Exclusive Russian ideologue Alexander Dugin, what is on the list of banned persons in the EU / the eighth set of sanctions against Russia

Russian ideologue Alexander Dugin, who promotes Eurasianism and some quasi-Nazi theories regarding Russian identity, is on a new list of 30 people and 7 organizations sanctioned by the EU, European sources told G4Media.

Ambassadors from EU member states reached an agreement on sanctions on Thursday, and the EU Council will adopt the eighth set of measures on Friday, according to an announcement by the EU’s Czech rotating president.

These new sanctions against Russia, triggered by the continuation of its invasion of Ukraine, include measures to establish a maximum price ceiling for Russian oil exported to third countries, aimed at reducing revenues for the Kremlin regime.

The price ceiling will be implemented by the EU in cooperation with member countries of the G7, a group of the world’s most industrialized nations.

Other sanctions targeted by the EU include steel and iron products from Russia, but also new types of electronic technologies that are banned from being exported to Russia.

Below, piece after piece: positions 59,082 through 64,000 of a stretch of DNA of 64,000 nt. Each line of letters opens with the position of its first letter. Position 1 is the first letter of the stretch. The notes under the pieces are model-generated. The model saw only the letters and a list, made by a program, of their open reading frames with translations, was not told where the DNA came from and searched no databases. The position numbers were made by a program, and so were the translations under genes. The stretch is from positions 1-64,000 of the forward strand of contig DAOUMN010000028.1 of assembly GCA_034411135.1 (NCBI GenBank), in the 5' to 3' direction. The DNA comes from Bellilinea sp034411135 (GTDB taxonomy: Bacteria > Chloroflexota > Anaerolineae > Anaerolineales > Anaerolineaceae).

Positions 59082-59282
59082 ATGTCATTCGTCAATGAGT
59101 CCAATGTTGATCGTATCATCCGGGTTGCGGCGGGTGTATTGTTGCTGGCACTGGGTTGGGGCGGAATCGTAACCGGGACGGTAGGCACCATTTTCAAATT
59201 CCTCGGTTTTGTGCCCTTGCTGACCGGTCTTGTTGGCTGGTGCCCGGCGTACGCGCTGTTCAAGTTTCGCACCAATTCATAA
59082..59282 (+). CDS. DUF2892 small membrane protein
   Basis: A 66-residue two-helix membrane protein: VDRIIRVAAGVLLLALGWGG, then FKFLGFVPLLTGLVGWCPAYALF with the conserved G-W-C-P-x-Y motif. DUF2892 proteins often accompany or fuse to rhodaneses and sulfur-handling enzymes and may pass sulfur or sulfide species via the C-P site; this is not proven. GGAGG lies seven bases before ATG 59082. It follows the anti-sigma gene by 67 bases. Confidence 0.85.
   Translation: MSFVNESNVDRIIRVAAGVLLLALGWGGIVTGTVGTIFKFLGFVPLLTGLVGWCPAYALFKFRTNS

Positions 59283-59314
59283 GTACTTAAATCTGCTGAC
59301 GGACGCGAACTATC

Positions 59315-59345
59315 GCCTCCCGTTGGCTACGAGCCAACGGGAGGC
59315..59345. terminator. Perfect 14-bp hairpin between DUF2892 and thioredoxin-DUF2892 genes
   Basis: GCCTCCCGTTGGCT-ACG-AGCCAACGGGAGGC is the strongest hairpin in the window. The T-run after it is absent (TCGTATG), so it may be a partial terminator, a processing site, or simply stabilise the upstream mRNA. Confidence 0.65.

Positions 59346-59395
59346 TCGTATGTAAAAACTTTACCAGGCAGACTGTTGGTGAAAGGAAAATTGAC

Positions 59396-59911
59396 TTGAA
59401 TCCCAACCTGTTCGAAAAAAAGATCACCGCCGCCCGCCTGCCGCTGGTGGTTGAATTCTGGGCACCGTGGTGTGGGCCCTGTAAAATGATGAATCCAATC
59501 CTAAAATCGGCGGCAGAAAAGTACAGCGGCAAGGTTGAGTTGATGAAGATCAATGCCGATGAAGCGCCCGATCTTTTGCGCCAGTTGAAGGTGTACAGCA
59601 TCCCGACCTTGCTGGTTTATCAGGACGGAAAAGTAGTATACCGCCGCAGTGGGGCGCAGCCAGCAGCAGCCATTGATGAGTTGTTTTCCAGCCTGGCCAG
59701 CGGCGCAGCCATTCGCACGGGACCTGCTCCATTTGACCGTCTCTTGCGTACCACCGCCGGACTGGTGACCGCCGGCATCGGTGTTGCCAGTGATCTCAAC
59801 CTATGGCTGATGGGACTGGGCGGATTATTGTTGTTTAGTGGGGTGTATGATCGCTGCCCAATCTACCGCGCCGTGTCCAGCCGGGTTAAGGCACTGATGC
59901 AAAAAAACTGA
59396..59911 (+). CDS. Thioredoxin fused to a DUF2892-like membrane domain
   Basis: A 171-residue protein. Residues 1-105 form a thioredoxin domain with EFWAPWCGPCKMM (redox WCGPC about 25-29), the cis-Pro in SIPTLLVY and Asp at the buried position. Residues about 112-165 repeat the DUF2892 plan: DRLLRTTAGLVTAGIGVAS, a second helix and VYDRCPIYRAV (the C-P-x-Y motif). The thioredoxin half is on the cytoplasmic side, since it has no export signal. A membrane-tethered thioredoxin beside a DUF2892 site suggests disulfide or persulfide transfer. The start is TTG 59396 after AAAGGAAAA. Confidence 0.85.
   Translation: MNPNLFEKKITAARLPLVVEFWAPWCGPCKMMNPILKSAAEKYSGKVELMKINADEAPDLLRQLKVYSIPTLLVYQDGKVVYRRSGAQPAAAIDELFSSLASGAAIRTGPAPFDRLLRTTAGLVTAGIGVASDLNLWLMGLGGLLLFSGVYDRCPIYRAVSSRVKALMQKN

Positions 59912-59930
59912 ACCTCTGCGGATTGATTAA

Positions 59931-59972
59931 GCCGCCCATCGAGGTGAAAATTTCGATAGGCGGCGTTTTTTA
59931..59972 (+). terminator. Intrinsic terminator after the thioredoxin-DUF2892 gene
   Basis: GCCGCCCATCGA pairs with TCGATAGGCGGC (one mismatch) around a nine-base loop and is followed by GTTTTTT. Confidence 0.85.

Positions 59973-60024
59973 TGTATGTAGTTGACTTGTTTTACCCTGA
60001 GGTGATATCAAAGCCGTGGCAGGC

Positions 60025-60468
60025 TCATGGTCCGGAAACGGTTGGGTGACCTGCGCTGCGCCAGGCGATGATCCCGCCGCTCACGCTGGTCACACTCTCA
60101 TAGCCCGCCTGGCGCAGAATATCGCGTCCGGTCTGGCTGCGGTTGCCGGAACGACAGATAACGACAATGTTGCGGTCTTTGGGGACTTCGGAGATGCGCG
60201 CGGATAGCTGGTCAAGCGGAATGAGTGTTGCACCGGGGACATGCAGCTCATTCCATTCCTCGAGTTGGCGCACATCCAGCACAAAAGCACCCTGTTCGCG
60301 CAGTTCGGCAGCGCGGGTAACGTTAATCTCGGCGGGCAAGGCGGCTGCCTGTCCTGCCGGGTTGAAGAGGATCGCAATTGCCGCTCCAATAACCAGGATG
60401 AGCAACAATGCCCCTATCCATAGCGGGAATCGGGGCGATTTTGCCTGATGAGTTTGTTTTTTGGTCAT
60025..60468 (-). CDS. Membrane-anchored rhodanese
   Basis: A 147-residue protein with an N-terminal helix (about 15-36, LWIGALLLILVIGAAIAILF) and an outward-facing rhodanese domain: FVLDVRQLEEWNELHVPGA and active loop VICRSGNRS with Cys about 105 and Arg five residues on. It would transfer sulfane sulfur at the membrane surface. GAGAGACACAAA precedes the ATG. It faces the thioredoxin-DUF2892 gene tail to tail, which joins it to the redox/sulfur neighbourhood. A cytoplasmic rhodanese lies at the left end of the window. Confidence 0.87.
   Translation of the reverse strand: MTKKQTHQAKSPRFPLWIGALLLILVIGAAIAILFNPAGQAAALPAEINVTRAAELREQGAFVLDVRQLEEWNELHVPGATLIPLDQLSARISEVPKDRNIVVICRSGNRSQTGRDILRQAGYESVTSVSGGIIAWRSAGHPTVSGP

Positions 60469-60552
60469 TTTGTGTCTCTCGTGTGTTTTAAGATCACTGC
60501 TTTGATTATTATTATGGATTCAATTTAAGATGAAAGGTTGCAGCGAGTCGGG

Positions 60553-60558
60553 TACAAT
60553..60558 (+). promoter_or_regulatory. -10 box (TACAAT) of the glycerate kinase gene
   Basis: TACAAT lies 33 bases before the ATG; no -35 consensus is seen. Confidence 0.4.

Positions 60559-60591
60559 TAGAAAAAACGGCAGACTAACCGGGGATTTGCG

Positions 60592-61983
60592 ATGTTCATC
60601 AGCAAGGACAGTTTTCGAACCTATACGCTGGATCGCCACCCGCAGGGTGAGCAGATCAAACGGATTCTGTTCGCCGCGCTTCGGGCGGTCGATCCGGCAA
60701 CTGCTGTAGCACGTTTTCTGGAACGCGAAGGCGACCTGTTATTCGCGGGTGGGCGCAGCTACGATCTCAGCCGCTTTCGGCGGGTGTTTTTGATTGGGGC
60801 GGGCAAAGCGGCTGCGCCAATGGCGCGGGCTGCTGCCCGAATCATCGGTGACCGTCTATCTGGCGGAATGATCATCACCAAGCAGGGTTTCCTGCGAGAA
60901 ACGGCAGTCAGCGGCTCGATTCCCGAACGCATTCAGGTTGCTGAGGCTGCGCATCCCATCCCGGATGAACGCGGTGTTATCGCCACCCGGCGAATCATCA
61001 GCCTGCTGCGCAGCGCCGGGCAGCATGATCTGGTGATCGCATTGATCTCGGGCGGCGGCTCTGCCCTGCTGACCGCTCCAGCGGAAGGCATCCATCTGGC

The 30 people banned from EU territory are government officials from Russia, artists who supported the invasion of Ukraine and representatives of Moscow in the occupied territories.

According to European sources consulted by G4Media, several Russian companies will be sanctioned with trade sanctions and account freezes.

environment. An analysis published by the Financial Times in August showed that Alexander Dugin, a Russian nationalist turned international spokesman for the far-right, had grown to wield global influence. Dughin and his sponsor, the Russian banker Konstantin Malofeev, developed ties with far-right parties such as Austria’s Freedom Party, Italy’s League, and France’s National Assembly—maintaining these links through conferences, lectures, and meetings organized in Russia and Western Europe. FT.

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In his 1997 book Foundations of Geopolitics, required reading at Russia’s Military Academy, Dukin argued that “Ukraine as a state has no geopolitical meaning.”

In August, his daughter Daria Dukina, a radical nationalist journalist, was assassinated by a car bomb near Moscow. Many believe Dugin is actually the target.

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